In a separate case out of Chicago, the owner of an MBE recently pleaded guilty to one count of mail fraud for failing to disclose that his MBE was not performing the work on a $3.5 million sewer service contract with the city of Chicago. Prosecutors had alleged that the MBE owner invoiced the city for work performed under the contract, even though another company, headed by a coconspirator, was performing the work. Prosecutors further alleged that the MBE owner retained approximately 15 percent of the payments from the city before passing the rest on to his coconspirator’s company, which actually performed the work. In March 2014, a federal judge in Illinois sentenced the MBE owner to 17 months in prison and ordered him to pay $533,749 in restitution for his role in the scheme. See United States v. Brunt et al., No. 1:11-cr-00017 (N.D. Ill.).
Although these were criminal resolutions, these types of cases could also easily lend themselves to state or federal qui tam cases. Companies either serving as – or utilizing – MBEs or DBEs in order to obtain government contracts would be well served to adhere closely to the contractual requirements regarding the MBE/DBE relationship, as this is an area that continues to be scrutinized closely by the government.
Posted by Gordon Todd and Paul Sampson
In U.S. ex rel. Prince v. Virginia Resources Authority, No. 5:13CV00045, 2014 WL 3405657 (W.D. Va. July 10, 2014), the Western District of Virginia recently held that dismissal of a relator’s suit on procedural grounds does not prejudice the United States’ ability to subsequently to pursue identical FCA claims, despite having declined to intervene in the dismissed action.
Relator Mark Prince filed suit against the Virginia Resources Authority (the “VRA”) and others, alleging FCA violations relating to federal subsidies and tax exempt status for certain bonds through the Build America Bonds program. The VRA moved to dismiss on the basis of collateral estoppel due to Prince’s involvement in prior litigation against the VRA. On April 15, 2014, the District Court granted the motion, dismissing Prince’s claims with prejudice.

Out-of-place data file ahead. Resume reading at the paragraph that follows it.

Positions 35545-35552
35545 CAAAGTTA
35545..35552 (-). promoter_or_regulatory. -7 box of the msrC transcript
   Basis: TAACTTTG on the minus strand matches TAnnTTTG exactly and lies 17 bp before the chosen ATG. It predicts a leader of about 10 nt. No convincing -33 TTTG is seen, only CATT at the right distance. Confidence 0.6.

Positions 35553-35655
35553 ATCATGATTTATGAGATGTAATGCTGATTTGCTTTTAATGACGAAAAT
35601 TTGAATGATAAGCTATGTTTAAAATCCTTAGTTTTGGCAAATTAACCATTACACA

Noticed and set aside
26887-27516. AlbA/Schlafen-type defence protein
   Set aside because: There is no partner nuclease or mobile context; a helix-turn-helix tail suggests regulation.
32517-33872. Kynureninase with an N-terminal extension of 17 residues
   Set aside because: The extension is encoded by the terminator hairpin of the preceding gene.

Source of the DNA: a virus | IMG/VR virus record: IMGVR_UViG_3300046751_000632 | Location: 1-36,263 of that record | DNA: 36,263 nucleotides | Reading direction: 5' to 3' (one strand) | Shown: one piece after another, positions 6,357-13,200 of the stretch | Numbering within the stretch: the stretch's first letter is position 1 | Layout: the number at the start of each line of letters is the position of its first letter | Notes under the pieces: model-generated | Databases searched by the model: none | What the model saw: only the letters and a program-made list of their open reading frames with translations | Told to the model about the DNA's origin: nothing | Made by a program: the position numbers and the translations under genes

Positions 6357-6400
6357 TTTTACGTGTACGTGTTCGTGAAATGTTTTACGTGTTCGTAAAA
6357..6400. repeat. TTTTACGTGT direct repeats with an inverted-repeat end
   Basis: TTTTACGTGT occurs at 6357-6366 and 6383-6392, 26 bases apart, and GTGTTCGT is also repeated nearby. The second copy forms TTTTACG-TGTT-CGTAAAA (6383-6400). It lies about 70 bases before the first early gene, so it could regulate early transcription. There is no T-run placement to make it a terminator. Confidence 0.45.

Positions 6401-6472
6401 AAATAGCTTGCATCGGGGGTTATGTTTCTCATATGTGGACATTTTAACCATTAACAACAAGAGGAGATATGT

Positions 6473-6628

The United States had neither intervened in the suit, nor had it been party to Prince’s prior litigation against the VRA. On May 12, 2014, it filed a “Motion to Clarify” the dismissal. Acknowledging that it had “declined to intervene and is therefore not a party to this action,” the Government nevertheless insisted that it “remains the real party in interest, entitled to share in any recovery that may be obtained in the qui tam action.” Accordingly, it asked the Court to amend the order of dismissal “to clarify that the dismissal with prejudice extends only to Relator, and that the dismissal is without prejudice to the United States.”
On July 10, 2014, the district court granted the government’s motion, holding that “dismissals for reasons unrelated to the merits of a FCA claim are appropriately entered without prejudice to the United States.” Prince, 2014 WL 3405657, at *3. The decision not to intervene, the Court observed, does not necessarily suggest that the Government doubts the viability of an FCA claim, but rather may result from “a cost-benefit analysis.” Id. (internal quotation marks omitted). “Accordingly,” it reasoned, “it would be inappropriate to dismiss with prejudice as to the United States … on whose behalf relator brought this claim.” Id. (internal quotation marks omitted). Because the dismissal of Prince’s claims resulted from his procedural failures and not those of the United States, the district court held that “it is proper for the dismissal of these claims to be without prejudice as to the United States.” Id.
The Prince case reminds qui tam defendants that non-intervention is not necessarily the end of the United States’ interest in a matter, and that the Government continues to monitor FCA actions brought on its behalf to maximize its returns.